We resume our saga from the previous chapter
, where the three amigos are going through some growing pains in coding the Autosave for DasBlog 1.9
I think EDMUG started somewhat like this
In the constructor to the ajaxdelegate, we store all of the values in an Array (which will be passed to the callback object).
this.callbackArguments = new Array();
this.callbackArguments[URL] = url;
this.callbackArguments[CALLBACK] = callback;
this.callbackArguments[ENTRYID] = entryId;
this.callbackArguments[TITLE] = title.replace(/]]>/g, "]]>");
this.callbackArguments[AUTHOR] = author;
this.callbackArguments[POSTTEXT] = postText.replace(/]]>/, "]]>");
As Jesus points out, later on in our Fetch command we're constructing a small piece of XML data like so:
var xmlSubmit = "<savedpostdata><entryid>"+callbackArguments[ENTRYID]+"</entryid>";
xmlSubmit += "<title><![CDATA["+callbackArguments[TITLE]+"]]></title>";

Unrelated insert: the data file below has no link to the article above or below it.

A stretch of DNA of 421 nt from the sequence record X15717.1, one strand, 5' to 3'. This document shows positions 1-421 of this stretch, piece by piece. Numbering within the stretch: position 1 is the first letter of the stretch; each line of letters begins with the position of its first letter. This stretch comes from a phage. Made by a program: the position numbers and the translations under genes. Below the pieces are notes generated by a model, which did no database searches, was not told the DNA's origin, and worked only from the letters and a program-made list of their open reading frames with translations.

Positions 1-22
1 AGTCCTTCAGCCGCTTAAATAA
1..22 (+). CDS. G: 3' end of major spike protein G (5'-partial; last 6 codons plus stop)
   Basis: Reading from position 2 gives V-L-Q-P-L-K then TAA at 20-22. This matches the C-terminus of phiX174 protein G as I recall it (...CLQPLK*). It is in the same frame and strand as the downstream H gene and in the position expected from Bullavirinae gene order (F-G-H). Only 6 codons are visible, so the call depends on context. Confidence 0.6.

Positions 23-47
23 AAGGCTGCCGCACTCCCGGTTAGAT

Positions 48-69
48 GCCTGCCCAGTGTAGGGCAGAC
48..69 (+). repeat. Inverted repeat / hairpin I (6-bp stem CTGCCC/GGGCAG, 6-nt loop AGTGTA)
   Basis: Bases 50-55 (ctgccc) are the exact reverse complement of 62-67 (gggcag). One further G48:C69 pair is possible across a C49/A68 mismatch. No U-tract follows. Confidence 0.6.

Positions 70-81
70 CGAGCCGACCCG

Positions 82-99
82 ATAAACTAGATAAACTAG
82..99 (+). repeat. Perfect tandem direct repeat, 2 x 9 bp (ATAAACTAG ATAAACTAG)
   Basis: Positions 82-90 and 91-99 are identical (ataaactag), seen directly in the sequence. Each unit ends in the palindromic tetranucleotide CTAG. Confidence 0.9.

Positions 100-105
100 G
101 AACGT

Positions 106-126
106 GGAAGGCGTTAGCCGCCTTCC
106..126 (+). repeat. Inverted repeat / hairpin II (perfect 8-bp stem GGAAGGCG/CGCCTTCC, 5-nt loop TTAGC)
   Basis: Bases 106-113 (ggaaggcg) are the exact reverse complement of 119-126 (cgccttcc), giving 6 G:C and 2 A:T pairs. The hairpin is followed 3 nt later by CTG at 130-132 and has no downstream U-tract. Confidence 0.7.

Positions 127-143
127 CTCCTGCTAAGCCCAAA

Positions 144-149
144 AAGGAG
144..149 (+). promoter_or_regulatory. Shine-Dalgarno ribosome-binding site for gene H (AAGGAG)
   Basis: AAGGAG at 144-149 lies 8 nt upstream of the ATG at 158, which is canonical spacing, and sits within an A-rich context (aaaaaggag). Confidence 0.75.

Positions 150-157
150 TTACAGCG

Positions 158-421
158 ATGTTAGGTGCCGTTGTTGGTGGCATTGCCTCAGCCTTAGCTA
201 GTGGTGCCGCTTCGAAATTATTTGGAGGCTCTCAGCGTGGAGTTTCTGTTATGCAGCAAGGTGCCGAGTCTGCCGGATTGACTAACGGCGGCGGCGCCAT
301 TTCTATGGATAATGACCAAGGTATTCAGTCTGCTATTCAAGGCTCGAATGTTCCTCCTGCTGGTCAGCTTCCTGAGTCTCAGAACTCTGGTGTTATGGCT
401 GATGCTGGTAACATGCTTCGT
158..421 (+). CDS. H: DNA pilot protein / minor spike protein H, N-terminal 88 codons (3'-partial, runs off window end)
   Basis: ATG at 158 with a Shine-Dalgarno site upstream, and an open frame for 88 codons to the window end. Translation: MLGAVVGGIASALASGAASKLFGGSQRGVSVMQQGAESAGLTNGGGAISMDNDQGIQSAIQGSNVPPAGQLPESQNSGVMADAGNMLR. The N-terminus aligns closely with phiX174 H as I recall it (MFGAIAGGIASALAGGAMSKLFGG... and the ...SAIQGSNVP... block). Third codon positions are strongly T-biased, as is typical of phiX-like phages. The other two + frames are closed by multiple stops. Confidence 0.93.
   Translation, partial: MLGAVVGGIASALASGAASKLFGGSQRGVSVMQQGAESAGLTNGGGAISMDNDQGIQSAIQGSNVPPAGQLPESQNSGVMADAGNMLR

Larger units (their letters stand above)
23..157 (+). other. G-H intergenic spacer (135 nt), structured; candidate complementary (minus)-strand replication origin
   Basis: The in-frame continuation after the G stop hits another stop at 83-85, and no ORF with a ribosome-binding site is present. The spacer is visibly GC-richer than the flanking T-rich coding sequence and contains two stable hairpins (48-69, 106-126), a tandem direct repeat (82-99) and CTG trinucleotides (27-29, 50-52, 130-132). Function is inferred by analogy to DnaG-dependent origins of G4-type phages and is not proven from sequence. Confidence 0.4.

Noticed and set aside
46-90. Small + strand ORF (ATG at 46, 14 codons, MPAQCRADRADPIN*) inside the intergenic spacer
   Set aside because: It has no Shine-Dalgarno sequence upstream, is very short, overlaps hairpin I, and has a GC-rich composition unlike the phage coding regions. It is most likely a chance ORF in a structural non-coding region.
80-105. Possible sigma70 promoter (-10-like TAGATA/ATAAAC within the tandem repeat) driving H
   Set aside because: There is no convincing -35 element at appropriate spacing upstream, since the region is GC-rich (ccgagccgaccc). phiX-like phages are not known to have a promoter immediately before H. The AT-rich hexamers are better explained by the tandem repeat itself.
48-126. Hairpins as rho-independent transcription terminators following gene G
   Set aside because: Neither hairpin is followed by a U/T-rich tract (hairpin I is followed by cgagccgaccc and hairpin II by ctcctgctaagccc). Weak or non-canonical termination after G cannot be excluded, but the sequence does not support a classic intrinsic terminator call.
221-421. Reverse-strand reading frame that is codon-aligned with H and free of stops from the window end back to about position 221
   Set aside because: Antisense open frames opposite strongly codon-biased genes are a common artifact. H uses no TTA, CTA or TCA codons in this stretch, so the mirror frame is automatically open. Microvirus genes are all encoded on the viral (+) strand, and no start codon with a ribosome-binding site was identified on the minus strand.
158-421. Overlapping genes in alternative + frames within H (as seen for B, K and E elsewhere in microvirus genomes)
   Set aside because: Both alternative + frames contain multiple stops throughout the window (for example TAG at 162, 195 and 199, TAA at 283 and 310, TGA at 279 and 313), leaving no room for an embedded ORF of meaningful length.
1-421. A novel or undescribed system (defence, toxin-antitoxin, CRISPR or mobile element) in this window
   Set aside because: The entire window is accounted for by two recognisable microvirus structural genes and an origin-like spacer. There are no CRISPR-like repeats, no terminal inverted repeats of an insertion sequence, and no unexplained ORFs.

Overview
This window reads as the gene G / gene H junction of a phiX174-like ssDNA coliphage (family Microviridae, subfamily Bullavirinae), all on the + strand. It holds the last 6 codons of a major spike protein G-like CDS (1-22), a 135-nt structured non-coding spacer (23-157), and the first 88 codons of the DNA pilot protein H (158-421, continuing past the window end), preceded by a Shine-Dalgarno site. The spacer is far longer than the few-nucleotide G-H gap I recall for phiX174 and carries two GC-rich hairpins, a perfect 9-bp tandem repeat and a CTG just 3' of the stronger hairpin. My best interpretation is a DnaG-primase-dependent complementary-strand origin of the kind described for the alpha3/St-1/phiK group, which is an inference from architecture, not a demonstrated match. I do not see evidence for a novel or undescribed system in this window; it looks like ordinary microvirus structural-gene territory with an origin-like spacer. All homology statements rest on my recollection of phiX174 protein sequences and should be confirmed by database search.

xmlSubmit += "<author>"+callbackArguments[AUTHOR]+"</author>";
xmlSubmit += "<posttext><![CDATA["+callbackArguments[POSTTEXT]+"]]></posttext>";
xmlSubmit += "</savedpostdata>";
request.open("POST", this.url, true);
You might be thinking that this isn't a big deal, but the XML parser that needs to read this data will *break* on any occurence of the character (of which there will be many, unless you like writing your posts without any spaces). That's just one potential problem Jesus and Denzel are avoiding by wrapping these values in a CDATA tag.
Now let's get back to that weird-@$$ed callbackArguments initialization code. There is still one way the XML parser can break: if we insert a "]]>" character sequence somewhere in the text of either the title or the HTML content of the post text itself. You see, CDATA tags are bordered with "<!CDATA[" on the left side, and "]]>" on the right side. If we threw an extra "]]>" in the middle of this, we'd end the CDATA segment early and pass malformed XML to the AutoSaveEntry handler. Thus, we use a regex that looks for any instance of "]]>" and escapes it to "]]>", > being the escape sequence for the right angle bracket (greater than). While it's very likely that the user is only typing this sequence when making a typo or a deliberate attempt to break the system, it's better for us to be safe than sorry.